The traditional 60/40 diversified portfolio may have investors in the red so far in 2022, but reports of its death have been "greatly exaggerated," Wells Fargo analyst Douglas Beath said.
In fact, it could be headed for double-digit returns, he wrote in a note Tuesday.
The investment strategy, which puts 60% of assets in stocks and 40% in bonds, has had a rough year. A hypothetical balanced portfolio using the S&P 500 index and the Bloomberg U.S. Aggregate Bond Index dropped 16.1% in the first half of the year, Beath pointed out.
Bonds are supposed to be a hedge during times of stock market volatility, providing positive returns when stocks go down. Except that this year, both bonds and stocks have declined in tandem. At the same time, inflation is at 40-year highs, rising 9.1% annually in June.
"What we've witnessed so far this year in capital markets is unusual," Beath wrote.
Wells Fargo is echoing a view that Morgan Stanley promoted last week, when the investment bank said a 60/40 portfolio should post a solid 6% annual return over the next 10 years.
To be sure, there are doubters. Jeffrey Gundlach, CEO of DoubleLine Capital, is among those who are against the 60/40 portfolio. He told CNBC's Bob Pisani earlier this year that he has been advising against the model for the past two years and instead recommends 25% in commodities, 25% toward cash, 25% in stocks and 25% long-term Treasury bonds.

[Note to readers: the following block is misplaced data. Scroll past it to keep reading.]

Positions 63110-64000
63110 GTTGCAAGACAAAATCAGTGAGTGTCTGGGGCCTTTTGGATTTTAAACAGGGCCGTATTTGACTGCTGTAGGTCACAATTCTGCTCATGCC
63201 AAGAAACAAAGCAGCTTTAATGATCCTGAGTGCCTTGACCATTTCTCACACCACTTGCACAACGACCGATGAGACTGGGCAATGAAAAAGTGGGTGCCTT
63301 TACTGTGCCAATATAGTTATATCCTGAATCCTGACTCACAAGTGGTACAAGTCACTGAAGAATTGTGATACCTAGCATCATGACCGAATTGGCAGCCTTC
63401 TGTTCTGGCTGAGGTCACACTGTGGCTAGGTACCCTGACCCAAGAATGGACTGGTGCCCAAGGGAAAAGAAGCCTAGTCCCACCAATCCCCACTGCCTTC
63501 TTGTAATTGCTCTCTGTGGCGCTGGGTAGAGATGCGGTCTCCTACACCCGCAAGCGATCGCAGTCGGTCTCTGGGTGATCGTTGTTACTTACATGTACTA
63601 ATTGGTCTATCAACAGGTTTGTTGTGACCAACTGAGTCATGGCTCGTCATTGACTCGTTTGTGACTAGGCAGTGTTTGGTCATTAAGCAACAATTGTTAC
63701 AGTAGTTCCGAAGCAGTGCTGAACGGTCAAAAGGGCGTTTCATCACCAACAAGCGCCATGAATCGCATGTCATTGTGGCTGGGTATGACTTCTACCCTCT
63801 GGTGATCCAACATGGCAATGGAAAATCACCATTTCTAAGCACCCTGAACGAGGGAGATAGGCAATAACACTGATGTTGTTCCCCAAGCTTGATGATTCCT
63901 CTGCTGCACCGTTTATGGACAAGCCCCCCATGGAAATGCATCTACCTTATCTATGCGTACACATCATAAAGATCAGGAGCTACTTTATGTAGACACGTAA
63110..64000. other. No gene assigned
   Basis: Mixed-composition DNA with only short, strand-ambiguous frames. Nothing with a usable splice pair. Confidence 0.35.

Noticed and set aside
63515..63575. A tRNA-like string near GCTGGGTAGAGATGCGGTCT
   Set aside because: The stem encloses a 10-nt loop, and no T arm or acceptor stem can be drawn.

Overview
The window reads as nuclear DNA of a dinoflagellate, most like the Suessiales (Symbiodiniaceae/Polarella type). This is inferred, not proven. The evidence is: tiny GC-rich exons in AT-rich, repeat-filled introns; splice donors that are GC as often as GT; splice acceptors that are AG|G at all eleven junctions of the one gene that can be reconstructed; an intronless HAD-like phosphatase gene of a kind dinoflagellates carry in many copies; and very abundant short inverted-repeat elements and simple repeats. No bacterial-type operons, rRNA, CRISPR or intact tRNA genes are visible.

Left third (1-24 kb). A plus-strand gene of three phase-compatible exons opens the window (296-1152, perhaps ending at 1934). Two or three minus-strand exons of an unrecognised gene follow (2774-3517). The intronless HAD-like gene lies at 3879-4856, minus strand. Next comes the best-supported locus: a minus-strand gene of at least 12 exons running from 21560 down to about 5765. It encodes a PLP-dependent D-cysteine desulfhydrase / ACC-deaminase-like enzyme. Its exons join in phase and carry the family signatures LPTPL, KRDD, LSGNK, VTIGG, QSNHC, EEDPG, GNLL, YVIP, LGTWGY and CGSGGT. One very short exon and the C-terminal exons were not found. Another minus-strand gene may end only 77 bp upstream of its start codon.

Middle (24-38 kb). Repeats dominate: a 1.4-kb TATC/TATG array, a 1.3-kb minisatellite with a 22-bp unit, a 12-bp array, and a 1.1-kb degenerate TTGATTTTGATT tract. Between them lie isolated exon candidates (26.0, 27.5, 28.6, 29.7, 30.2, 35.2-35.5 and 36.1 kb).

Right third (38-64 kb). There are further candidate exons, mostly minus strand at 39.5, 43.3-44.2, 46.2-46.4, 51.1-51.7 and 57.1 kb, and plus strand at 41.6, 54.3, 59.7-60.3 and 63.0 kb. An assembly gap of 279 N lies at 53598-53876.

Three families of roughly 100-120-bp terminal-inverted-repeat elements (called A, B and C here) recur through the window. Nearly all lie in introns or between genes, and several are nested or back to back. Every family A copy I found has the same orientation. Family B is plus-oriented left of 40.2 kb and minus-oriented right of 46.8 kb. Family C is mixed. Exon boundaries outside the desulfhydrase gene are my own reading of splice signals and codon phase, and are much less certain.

Last September, Michael Rosen, chief investment officer of Angeles Investments and Angeles Wealth, wrote in an op-ed for CNBC that the 60/40 portfolio has "reached its expiration date."
However, the steep declines in the diversified portfolio are not unprecedented, Beath said.
History shows that years when the hypothetical 60/40 portfolio gave negative returns exceeding 1% were usually followed by double-digit annualized returns over the following three years, he noted.
"In the rebound phase following calendar years of negative 60/40 performance, stocks outperformed bonds by a significant margin, averaging 19.2% versus 4.5% respectively," Beath said.
In addition, recent stock and bond market losses have improved valuations for the diversified portfolio, he wrote. When looking at capital market assumptions, which include hypothetical return expectations over 10 to 15 years, the portfolio also has higher projected risk-adjusted returns, he said.
As inflation peaks and gradually declines, as expected, the correlation of stocks and bonds should return to negative or close to zero, Beath wrote.
"The historical returns of stocks and bonds, combined with more attractive valuations after the recent downturn plus long-term CMA projections, indicate to us that the 60/40 portfolio is alive and well and that it should continue to serve as a solid foundation for long-term investors," Beath added, referring to capital market assumptions.